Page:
With no real artistic mastery of his own, he hired skilled artist to carry out his artistic direction. He seemed to have stumbled more onto a recipe than a message. So, in a way, it’s like he had stolen the answer sheet, crammed for the exam the next day and gotten an “A”, while the other guys slugged it out through the years old school style… with mastery, skill, meaning and depth.
But it still takes a kind of genius to pull off what Guetta pulled off; why do we allow him his piece of the pie so begrudgingly?
Just before falling asleep, I realized what it was that irritated me so much, and might have irritated Banksy, what it was that the film reminded me of, that feeling it was tapping into.

Thanks to facebook and the internet, I have reconnected with or been updated on people from just about every chapter of my life… and there have been many chapters: Ever so therapeutic. Several months ago, when I had slowed down long enough to listen to my own heart beat and opened up space there for new perspectives to grow, I became intensely aware of a deep truth. Of all the mean and nasty and terrible things I have thought and done in my life… more than running over a cat while driving before I got my license, more than getting busted, dropping out of school, getting kicked out of the house, puking my guts out at keg parties, or peeing in alley ways; more than cheating, lying, stealing and yelling at my kids,… the thing I regret the most, and will, on my death bed, regret more than anything else,
is a life time of underestimating people.
Time and time again, with each new “friend” request from a ghost of the past, seeing where people had gone, what had become of them, how they too had “grown up,” I became aware of what a small box I had up until that moment kept them in…what limited expectations I have for so many; how quickly I size people up and arrange them in a small corner of the world stage, never expecting them to be called out for an encore. Knowing myself the pain of being shoved to the back of the choir and not being expected to ever give a solo, makes this trait in me even more regrettable.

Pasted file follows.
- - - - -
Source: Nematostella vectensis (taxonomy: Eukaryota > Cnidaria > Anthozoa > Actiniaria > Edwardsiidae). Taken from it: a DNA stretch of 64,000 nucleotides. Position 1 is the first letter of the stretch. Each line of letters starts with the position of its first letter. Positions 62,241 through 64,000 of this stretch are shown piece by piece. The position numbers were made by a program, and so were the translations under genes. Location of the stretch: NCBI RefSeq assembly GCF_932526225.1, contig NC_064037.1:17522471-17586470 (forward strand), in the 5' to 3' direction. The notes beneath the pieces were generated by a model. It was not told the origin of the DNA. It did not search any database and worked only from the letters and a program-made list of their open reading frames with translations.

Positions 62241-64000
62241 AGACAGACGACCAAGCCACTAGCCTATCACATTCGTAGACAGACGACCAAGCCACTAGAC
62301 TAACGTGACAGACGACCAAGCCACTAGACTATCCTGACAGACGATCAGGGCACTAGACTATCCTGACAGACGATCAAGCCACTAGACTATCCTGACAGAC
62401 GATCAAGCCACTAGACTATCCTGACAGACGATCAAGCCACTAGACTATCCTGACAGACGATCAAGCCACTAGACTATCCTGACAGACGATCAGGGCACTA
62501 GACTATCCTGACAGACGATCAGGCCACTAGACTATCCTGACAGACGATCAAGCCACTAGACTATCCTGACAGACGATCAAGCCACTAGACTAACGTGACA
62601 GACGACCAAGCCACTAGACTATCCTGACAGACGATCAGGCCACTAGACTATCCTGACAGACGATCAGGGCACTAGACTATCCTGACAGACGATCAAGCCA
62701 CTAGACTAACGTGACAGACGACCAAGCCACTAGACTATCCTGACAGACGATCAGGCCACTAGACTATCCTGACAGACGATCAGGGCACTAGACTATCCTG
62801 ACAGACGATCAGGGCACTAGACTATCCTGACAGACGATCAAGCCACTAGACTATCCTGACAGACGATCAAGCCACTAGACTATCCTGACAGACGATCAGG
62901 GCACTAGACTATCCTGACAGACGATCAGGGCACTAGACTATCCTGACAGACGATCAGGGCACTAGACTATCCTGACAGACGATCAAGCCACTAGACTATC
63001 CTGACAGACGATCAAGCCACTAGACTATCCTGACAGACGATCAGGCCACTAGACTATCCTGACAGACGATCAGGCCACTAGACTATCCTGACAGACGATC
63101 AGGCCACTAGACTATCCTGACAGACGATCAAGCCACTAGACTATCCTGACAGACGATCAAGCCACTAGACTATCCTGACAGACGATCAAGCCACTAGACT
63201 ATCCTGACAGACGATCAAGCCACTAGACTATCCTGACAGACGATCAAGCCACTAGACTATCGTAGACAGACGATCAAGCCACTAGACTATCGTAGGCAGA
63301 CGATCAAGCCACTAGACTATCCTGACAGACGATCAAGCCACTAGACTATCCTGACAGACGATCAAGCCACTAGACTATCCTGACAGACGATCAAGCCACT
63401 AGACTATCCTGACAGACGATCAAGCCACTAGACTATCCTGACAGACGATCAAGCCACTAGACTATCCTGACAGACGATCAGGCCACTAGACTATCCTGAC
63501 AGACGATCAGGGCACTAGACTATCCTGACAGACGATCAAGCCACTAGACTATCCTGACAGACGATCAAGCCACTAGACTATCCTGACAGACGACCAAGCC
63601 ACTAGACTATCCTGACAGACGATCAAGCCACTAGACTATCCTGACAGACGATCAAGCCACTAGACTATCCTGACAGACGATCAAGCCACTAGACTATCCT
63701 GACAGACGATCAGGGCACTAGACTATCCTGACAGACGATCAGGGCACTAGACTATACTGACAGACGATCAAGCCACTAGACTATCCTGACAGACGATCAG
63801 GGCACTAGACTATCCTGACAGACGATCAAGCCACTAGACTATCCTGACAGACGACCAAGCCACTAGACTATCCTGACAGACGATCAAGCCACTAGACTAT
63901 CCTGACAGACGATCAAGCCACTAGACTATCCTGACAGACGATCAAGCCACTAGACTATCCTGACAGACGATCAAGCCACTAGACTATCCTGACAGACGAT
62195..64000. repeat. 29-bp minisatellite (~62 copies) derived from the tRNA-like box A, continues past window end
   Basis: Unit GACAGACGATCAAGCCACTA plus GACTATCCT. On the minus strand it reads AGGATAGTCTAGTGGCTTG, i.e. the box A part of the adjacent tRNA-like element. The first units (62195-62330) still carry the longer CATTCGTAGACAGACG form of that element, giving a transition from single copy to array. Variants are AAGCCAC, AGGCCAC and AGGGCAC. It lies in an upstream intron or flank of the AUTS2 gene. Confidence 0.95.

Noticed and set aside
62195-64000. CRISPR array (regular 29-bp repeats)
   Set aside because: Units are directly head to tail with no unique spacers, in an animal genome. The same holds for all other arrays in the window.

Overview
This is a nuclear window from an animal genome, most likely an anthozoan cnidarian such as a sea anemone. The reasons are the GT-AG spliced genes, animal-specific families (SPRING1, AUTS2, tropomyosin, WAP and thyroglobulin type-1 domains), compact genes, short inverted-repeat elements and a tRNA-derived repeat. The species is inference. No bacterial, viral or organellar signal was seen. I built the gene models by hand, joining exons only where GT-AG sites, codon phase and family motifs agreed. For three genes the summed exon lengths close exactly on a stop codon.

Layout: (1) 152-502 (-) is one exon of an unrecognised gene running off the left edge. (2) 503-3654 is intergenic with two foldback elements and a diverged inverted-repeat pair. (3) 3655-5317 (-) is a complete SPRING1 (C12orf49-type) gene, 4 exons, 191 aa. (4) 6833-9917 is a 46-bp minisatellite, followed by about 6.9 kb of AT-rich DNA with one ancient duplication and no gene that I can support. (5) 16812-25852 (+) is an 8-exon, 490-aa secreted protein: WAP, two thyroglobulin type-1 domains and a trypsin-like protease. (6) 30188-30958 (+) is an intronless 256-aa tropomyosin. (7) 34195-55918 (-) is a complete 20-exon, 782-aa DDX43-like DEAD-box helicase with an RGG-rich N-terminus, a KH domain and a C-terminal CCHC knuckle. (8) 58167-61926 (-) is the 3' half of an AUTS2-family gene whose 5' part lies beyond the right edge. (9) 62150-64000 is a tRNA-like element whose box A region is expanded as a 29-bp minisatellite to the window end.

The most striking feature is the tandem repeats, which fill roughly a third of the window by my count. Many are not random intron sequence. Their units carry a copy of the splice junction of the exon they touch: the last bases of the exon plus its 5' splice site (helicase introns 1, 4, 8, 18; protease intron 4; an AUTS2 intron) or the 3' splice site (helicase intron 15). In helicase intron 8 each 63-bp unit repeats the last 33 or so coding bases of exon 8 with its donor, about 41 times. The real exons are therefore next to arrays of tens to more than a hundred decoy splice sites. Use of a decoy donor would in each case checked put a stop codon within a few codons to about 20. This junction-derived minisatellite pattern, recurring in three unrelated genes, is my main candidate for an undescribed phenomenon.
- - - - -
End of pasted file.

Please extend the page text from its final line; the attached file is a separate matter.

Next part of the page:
So, tossing from side to side, trying to wrestle this movie out of my head so I could get at least a few hours of sleep, I finally made the connection: The irksome aspect of Thierry Guetta or mbw, was that, in his quirky, sideways, clumsy way, this funny frenchman surpassed everyone’s expectations.
He became a huge success, and no one saw it coming!
How dare he!
How irritating it is, when we are sure someone isn’t playing with a full deck, and they end up winning the pot, because, as it turns out, they have an Ace up their sleeve!

I have been trying to allow other people’s stories to remain open-ended. I have been reminding myself, that there is usually more than meets the eye, and that anyone of the various people criss-crossing my life has every chance in the world of exceeding my amateur estimation of them. But my annoyance at watching Guetta, poised for a belly flop, succeed in doing a swan dive, shows me, that I better keep working on it until I make that final “exit through the gift shop.”


Jan Fischer said...

ah, i love this post.

Andrew J. Hill said... the honesty of death bed regret... an all too common mistake that I myself have made many, many times.

Thanks for such a thought provoking reflection ~ Andy